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Format: Audio CD
Of all Goddard Lieberson's great recordings this one stands with "Kismet" as his best. One may quibble with a few of his choices -- they weren't always the best -- but his gut instinct was so right this album could not have been anything less than brilliant.* Though made in 1950 it is redolent of the pre-war Broadway sound, before the arrangers slicked it up. Listening to this exceptionally atmospheric album one can't help thinking "Pal Joey" could have been the first "noir" film musical, had someone been enlightened enough to do it that way, rather than having Ol' Blue do some throwaway singing and cheap interpolations. Happily Jule Styne was so enthralled by this album he revived the show in '52, a smash hit that cemented its reputation.
The casting here is perfect. It's hard to believe Gene Kelly originated the role of the cad Joey Evans, and even if he'd been available (I'd doubt it) he might not have been the best singing choice. Happily we have the accomplished stage dancer Harold Lang, a star in the original production of "Kiss Me, Kate," who looked more than a little like John Travolta and makes one pine for what he would have been like if he could have sung. A veteran of several Rodgers-and-Hart shows, the beautiful Vivienne Segal, reprises her role of 1940 and I've no doubt she was a stronger presence in person than even on this recording. Lehman Engel conducts with unusual eloquence and brio (not unusual for him, I should say) and calls to mind a show that opened soon after the sessions: "Guys and Dolls," a kind of "Pal Joey" with sunshine. (They also shared an excellent orchestrator, Ted Royal.
Read more ›
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Format: Audio CD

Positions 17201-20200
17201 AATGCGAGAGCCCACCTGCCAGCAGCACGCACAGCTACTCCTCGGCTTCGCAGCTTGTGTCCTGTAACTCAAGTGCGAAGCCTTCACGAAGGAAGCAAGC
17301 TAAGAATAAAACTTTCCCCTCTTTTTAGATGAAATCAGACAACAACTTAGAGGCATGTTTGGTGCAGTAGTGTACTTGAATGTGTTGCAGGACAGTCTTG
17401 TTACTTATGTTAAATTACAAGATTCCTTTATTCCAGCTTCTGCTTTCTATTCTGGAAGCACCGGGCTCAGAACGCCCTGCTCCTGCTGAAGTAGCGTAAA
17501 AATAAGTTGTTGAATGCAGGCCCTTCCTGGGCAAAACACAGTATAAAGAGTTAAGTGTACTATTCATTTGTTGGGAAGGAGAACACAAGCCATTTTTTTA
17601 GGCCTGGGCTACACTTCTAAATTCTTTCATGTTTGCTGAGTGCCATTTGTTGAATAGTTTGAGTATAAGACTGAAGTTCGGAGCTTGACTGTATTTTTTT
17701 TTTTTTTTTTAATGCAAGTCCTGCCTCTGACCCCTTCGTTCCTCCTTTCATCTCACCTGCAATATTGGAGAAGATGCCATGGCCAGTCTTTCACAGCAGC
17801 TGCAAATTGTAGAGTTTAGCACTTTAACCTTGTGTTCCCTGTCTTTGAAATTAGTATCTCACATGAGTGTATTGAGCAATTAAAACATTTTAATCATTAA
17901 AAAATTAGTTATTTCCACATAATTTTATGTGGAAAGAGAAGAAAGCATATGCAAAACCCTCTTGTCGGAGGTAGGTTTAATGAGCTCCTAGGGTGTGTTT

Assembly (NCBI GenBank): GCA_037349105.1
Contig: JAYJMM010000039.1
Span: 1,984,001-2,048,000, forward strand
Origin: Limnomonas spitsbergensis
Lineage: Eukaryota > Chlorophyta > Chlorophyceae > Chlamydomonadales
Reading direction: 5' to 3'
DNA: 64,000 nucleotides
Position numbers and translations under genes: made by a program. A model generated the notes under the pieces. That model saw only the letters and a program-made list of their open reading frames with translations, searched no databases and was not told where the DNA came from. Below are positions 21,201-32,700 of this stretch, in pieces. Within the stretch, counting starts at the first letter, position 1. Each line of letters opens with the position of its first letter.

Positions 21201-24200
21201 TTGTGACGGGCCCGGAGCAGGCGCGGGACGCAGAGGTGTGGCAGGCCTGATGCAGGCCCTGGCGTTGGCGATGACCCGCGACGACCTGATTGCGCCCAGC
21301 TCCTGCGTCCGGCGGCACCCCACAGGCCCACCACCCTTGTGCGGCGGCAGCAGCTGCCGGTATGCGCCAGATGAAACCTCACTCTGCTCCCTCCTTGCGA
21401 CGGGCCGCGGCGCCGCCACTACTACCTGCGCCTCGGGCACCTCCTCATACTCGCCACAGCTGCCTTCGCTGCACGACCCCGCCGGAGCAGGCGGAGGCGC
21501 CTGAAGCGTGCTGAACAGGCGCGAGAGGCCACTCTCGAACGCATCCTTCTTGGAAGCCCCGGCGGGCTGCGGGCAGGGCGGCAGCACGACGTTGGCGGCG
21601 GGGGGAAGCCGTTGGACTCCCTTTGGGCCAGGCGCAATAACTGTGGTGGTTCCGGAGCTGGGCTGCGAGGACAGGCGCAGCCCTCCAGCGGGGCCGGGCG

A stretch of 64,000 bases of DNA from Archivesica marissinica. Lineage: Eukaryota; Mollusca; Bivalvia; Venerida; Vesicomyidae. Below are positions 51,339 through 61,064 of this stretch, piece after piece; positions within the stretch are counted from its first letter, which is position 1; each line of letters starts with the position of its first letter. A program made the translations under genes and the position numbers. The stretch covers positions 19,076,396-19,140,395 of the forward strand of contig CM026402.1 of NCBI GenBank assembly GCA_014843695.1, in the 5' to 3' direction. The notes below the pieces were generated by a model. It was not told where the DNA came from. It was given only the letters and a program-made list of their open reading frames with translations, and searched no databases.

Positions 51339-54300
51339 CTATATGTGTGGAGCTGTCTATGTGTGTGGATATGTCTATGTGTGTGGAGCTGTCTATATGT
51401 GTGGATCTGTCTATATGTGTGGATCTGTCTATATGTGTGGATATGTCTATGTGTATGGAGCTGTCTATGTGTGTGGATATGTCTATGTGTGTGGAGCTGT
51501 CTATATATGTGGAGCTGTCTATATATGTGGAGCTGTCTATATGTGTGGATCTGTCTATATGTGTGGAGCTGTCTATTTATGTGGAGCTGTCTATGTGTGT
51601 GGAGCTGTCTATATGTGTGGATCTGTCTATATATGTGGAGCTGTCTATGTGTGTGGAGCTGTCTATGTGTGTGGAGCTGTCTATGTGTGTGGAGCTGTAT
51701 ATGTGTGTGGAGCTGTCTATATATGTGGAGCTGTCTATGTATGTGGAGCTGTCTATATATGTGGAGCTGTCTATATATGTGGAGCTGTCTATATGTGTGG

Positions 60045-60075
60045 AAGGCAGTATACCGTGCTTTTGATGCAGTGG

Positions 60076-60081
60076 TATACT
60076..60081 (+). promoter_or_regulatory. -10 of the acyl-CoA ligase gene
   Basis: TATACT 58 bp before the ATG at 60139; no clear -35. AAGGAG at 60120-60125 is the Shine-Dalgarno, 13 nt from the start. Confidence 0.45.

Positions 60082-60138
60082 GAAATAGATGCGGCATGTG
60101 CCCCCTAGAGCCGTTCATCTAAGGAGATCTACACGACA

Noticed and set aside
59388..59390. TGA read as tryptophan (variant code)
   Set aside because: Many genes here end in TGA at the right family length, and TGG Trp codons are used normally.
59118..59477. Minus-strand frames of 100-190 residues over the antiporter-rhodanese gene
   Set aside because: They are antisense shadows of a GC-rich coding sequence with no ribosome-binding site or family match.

Of all the great recordings Goddard Lieberson produced this one stands with "Kismet" as his best. Though made in 1950 it is redolent of the pre-war Broadway sound, before the arrangers slicked it up. Listening to this exceptionally atmospheric album one can't help thinking "Pal Joey" could have been the first "noir" film musical, had someone been enlightened enough to do it that way, rather than having Ol' Blue do some throwaway singing and cheap interpolations. The casting here is perfect. It's hard to believe Gene Kelly originated the role of the cad Joey Evans, and even if he'd been available (I'd doubt it) he might not have been the best singing choice. Happily we have the accomplished stage dancer Harold Lang, a star in the original production of "Kiss Me, Kate," who looked more than a little like John Travolta and makes one pine for what he would have been like if he could have sung. A veteran of several Rodgers-and-Hart shows, the beautiful Vivienne Segal, reprises her role of 1940 and I've no doubt she was a stronger presence in person than even on this recording. Lehman Engel conducts with unusual eloquence and brio (not unusual for him), and it is hard not to think of a show that opened soon after the sessions, "Guys and Dolls," which was "Pal Joey" with a sunny outlook. (They also shared an excellent orchestrator, Ted Royal.) This new remastering concludes with two bonus tracks, Miss Segal singing a bowdlerized "Bewitched" for a Mike Wallace radio show, and Lang doing a thoroughly preposterous "I Could Write a Book" for a CBS color "spectacular." It's nice to have them, but really, this album is so overwhelming you should push the stop button after the finale.Read more ›